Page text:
Practical banking

Practical banking

by Albert Sidney Bolles
     
 

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This is an EXACT reproduction of a book published before 1923. This IS NOT an OCR'd book with strange characters, introduced typographical errors, and jumbled words. This book may have occasional imperfections such as missing or blurred pages, poor pictures, errant marks, etc. that were either part of the original artifact, or were introduced by the scanning

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Overview

This is an EXACT reproduction of a book published before 1923. This IS NOT an OCR'd book with strange characters, introduced typographical errors, and jumbled words. This book may have occasional imperfections such as missing or blurred pages, poor pictures, errant marks, etc. that were either part of the original artifact, or were introduced by the scanning process. We believe this work is culturally important, and despite the imperfections, have elected to bring it back into print as part of our continuing commitment to the preservation of printed works worldwide. We appreciate your understanding of the imperfections in the preservation process, and hope you enjoy this valuable book.

Product Details

ISBN-13:
2940023153254
Publisher:
Indianapolis, Levey
Sold by:
Barnes & Noble
Format:
NOOK Book
File size:
1 MB

Read an Excerpt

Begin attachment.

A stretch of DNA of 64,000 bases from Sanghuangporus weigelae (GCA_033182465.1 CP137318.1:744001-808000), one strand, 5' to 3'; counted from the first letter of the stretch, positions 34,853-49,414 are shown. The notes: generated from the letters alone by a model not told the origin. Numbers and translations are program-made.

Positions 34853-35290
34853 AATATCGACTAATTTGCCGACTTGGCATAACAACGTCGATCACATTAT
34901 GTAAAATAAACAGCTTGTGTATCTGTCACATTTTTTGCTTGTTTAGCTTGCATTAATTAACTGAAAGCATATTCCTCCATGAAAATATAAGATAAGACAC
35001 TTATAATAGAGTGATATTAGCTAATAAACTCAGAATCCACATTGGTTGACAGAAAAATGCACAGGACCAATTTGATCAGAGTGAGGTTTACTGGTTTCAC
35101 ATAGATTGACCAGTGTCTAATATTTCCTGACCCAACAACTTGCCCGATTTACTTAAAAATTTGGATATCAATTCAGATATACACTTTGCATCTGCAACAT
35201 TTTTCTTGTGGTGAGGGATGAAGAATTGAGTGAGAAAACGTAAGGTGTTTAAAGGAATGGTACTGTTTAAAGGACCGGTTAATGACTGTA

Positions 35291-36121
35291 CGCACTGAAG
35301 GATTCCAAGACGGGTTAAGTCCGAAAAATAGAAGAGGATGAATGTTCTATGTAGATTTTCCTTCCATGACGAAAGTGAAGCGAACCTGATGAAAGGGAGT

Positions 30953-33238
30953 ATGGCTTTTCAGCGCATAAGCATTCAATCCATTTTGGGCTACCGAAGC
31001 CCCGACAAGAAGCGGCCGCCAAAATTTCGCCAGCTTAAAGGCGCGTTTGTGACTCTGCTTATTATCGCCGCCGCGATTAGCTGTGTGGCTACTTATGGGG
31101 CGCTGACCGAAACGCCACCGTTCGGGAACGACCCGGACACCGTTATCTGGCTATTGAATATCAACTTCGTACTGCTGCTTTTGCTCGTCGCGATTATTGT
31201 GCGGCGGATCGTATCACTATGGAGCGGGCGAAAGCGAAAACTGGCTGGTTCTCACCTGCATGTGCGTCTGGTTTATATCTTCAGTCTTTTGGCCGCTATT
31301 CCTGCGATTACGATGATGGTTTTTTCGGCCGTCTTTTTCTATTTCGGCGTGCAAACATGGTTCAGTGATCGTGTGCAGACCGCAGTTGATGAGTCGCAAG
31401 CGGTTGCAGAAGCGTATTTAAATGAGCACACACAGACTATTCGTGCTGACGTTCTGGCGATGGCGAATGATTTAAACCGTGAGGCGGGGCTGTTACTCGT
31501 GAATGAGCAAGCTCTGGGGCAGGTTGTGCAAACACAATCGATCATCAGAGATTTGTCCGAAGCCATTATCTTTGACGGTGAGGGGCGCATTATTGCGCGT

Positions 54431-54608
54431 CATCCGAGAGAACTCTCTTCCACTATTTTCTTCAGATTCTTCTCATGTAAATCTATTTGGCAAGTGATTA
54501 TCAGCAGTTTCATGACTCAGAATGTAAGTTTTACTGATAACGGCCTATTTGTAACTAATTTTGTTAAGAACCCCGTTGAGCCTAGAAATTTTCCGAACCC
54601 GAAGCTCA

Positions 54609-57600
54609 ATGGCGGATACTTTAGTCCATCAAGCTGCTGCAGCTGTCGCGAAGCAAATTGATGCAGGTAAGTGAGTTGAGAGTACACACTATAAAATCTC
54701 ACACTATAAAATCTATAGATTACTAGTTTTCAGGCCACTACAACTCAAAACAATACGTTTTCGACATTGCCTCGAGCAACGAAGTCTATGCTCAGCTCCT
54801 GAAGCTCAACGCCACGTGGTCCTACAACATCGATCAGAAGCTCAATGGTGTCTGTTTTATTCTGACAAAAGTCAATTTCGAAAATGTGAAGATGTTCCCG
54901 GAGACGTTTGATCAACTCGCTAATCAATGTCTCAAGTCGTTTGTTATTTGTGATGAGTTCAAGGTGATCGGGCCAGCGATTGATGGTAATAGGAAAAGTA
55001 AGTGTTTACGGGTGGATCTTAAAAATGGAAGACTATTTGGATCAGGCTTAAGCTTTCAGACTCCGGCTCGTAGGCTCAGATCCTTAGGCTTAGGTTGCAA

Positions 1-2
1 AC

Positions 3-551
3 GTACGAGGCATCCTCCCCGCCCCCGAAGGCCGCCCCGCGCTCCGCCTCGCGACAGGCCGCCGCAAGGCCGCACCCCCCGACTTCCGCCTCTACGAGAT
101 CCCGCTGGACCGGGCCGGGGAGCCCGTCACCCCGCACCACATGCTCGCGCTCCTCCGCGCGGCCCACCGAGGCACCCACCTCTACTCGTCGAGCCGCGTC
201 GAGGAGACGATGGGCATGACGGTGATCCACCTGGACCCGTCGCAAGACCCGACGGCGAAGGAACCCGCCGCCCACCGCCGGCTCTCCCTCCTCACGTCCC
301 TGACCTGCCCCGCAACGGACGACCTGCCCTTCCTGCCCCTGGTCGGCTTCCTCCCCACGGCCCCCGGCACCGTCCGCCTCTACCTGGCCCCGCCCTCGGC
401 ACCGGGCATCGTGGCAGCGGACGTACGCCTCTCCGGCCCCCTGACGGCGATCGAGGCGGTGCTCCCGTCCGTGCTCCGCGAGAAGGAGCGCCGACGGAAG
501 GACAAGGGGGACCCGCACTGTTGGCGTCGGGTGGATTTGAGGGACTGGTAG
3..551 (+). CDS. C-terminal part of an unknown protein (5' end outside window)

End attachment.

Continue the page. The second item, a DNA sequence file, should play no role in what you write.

CHAPTER III. THE NATIONAL BANKING SYSTEM. As we have seen, the business of banking consists in getting a common fund of money, and in lending a part of it. With this general conception is associated the discounting of bills of exchange, the collection of notes and drafts and the issuing of circulating notes. The business may be conducted by one person, who is called a banker; or by partners, as in any ordinary business, who also are called bankers. Again, a number of men may join their capital under a State law, and organize a State bank or association, the capital of which is divided into shares. Capitalists may also unite under the laws of the United States, and form a National banking association. Under these varying forms a banking business is done. We may look at the reasons why men prefer one form to another. If a man has considerable means and enjoys the confidence of the community, he may prefer to engage in banking alone, unfettered by State or National laws. He may conduct his business in his own -way; and if the people do not like it they need not patronize him. A firm may do the same thing. They may be a law unto themselves. But when men organize under a State law, they are bound by the law. They are subject to inspection. They must pay a tax on the amount of money used in their business. If! they issue promises to pay, a coin reserve must be kept to pay them. By a National bank is meant not that the Government owns or runs it, but authorizes its creation and prescribes its, mode of doing business. Every association under this law, whethex I in Maine or in Texas, is governed by the same principles, is subject to the same inspection, uses the same blanks in makingreturns to the Treasury Department at Washington, and is under the same penalties for the violation ...

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